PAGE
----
Yesterday I wrote to our Air BnB host that we were cancelling our June weekend trip to Block Island. I’d been looking forward to this family get-together for months at the perfect summer home in a remote part of our favorite place off the Rhode Island coast. But the state requires 14-day self-quarantine for travelers from out-of-state, the virus is still surging here in Massachusetts, and I cannot imagine that, even if restrictions are lifted in a month, it will really be safe to go there on the ferry.
Call me risk averse. I consider it an asset, these days. So far, as I write, I’m very grateful that our family remains healthy and safe in our respective homes. Others in our friendship circle are not so fortunate, which is both deeply concerning for their well-being and scary. I feel the virus encroaching and a need to be ever more vigilant.
Confinement, so necessary, is taking its toll. Some days it doesn’t bother me, and others, it feels like a blue funk that I can’t shake. Obviously, this is nothing compared to the terrible struggles others are facing, fighting the virus itself and the economic hardship it has wrought. But the feeling is still real, and, as Brené Brown points out in this episode of her thoughtful “Unlocking Us” podcast, denying your feelings because others are suffering more doesn’t really help anyone. Our capacity for empathy and supporting others is intricately linked to our capacity for self-care. So, I’m trying to give myself some space to feel what I’m feeling, without getting sucked into a black hole.
Connecting with family and friends certainly helps, but I am hitting my limit with Zoom get-togethers. I find them exhausting when there are a lot of people involved. “Zoom fatigue” or “Zoom burnout” is real, a phenomenon triggered by the inability to read non-verbal cues on a video chat, as well as the need to be “on” for the whole call. I have used Zoom for years for business, and it’s a great tool that makes me feel closer to my clients. It saved our Passover seder and has enabled us to catch up with family long-distance. But I’m finding that I need to pace online group get-togethers so I don’t feel so drained. One-on-one is easier, and not an issue.
Getting outside whenever the weather is good is essential for me. We had another gorgeous weekend, and Al and I took advantage with another hike, this time to Purgatory Chasm State Reservation not far from home, so named because of its huge, tumbled boulders and rocky trails. I found the going tougher, and there were more hikers, so it was less relaxing. But it was still good to get out in the woods again (albeit necessary, now, to start checking for deer ticks).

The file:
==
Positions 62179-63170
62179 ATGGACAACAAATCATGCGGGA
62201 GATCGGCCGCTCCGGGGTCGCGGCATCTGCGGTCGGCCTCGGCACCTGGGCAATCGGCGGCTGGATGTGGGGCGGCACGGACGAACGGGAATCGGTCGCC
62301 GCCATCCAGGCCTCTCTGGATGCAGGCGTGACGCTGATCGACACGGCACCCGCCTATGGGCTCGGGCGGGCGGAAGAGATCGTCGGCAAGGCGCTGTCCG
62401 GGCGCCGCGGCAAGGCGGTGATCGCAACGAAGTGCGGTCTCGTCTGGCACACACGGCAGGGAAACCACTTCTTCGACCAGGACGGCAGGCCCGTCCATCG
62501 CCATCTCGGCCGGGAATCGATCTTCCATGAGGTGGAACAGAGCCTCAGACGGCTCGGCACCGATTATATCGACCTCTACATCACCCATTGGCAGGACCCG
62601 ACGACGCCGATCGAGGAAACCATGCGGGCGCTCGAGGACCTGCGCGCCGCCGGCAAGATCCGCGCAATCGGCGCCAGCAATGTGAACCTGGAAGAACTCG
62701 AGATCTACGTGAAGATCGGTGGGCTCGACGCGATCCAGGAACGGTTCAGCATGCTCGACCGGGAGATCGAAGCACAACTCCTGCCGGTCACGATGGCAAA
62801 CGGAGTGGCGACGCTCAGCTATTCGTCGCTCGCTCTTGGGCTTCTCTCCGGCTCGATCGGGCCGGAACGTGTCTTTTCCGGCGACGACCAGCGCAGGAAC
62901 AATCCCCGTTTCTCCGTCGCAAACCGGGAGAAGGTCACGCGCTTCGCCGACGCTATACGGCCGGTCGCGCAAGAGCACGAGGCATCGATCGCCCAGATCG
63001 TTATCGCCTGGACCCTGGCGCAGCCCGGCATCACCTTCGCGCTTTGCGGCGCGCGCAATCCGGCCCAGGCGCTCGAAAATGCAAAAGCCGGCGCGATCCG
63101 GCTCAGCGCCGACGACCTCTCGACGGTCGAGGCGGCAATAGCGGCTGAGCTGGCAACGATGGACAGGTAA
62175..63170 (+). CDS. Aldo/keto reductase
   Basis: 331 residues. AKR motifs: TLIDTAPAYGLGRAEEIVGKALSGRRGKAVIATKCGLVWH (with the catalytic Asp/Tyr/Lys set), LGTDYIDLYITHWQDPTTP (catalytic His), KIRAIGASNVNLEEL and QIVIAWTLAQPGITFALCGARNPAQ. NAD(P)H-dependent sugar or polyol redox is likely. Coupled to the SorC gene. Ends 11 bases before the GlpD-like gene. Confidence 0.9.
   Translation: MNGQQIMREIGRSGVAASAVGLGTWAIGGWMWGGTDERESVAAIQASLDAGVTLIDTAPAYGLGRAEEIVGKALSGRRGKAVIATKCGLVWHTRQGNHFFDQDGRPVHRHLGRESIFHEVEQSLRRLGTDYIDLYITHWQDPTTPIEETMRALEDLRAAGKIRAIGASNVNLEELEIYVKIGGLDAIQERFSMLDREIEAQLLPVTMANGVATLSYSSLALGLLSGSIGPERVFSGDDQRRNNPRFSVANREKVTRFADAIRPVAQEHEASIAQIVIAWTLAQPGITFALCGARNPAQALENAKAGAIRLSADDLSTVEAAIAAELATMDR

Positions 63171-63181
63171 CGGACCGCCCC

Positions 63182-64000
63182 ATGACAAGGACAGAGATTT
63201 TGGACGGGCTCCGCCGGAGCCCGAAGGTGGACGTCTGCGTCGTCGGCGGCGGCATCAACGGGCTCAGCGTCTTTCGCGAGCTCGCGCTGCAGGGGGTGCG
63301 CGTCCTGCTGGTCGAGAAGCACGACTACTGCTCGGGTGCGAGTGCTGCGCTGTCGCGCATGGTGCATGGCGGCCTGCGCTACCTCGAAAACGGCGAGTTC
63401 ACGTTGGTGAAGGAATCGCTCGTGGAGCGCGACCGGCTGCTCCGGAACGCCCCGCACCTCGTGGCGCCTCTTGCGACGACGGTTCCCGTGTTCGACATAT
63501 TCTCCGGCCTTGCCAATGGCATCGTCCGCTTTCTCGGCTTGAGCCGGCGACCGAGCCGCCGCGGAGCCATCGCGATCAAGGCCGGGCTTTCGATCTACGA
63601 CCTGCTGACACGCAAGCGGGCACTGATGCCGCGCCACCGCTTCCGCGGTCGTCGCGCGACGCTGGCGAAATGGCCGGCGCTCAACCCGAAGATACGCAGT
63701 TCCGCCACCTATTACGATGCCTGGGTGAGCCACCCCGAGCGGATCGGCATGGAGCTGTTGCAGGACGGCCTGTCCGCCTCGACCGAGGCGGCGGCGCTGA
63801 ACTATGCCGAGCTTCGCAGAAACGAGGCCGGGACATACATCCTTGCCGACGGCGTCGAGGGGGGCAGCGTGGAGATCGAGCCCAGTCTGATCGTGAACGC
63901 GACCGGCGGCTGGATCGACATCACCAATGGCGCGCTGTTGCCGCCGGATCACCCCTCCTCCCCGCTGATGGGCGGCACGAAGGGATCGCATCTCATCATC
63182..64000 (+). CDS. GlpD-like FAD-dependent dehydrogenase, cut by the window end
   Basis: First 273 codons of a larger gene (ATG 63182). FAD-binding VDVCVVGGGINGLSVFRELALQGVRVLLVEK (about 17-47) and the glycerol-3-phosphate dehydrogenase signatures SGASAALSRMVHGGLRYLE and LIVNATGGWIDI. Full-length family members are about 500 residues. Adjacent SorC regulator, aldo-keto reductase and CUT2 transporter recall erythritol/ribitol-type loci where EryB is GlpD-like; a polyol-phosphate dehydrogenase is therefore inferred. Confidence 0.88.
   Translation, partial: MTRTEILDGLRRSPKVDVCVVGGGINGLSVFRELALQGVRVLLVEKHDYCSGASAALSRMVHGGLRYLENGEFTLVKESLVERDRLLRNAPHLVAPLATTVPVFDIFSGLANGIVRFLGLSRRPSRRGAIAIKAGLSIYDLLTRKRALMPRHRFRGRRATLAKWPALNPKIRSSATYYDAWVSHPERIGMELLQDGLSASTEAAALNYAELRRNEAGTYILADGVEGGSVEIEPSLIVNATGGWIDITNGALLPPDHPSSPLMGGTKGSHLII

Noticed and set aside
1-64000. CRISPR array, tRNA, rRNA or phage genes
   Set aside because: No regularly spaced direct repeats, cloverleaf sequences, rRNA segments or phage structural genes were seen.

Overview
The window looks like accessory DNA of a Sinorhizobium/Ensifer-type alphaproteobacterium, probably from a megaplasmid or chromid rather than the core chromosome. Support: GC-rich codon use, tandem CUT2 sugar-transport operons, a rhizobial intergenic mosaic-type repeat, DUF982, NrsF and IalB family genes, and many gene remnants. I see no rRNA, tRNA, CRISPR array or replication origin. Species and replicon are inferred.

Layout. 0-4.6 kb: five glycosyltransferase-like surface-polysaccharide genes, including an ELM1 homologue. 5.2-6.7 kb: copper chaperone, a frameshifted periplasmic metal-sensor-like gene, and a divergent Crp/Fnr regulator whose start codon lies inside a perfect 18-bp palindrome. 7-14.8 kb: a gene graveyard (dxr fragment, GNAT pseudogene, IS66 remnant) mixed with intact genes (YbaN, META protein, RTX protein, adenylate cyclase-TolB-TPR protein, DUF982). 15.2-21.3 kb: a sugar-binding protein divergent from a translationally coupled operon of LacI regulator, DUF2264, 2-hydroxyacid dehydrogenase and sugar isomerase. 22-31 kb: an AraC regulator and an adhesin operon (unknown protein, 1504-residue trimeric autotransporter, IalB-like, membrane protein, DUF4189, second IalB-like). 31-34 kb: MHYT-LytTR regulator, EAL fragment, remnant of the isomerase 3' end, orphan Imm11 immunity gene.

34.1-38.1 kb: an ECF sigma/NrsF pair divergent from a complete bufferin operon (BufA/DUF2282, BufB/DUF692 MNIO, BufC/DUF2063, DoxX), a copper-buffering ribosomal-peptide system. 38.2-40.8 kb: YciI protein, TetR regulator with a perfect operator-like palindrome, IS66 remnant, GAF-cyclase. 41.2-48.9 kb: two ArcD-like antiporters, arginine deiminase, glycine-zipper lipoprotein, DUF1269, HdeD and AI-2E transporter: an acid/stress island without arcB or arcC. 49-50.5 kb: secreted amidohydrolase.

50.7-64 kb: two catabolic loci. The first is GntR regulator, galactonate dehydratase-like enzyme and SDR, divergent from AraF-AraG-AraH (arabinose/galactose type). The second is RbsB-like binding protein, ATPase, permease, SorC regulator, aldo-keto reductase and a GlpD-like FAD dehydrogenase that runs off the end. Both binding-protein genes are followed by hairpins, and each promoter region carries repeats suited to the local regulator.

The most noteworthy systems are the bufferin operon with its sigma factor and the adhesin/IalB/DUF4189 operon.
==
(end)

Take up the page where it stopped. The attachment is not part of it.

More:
Making stuff helps, too. I sewed three more masks on Sunday out of tea towels. Cleaning the house is a meditation, making order out of chaos. Keeping up with my German homework taps a completely different part of my brain and gives me a sense of accomplishment as I learn and remember more.
Most of all, however, what’s keeping me sane is writing. I finished the third draft of my novel last week (more rounds to go, but a milestone, nonetheless), and started a new short story. The act of writing completely transports me to a mental space where time dissolves, I’m absorbed in my imagination and words, and I can call all the shots.
Real life is not so accommodating. “We’re all in this together” is beginning to wear thin, but is all the more true. I’m trying to do my part, even as I yearn for normal, whatever that will mean when we are truly able to resume work and socializing in person. And so I sit here and write to you, Dear Reader, and hope that you have found relief from your own cabin fever that is fulfilling, safe, and considerate of all those around you. We have a very long way to go and need all the resilience we can muster to get there.
Image: Ryan McGuire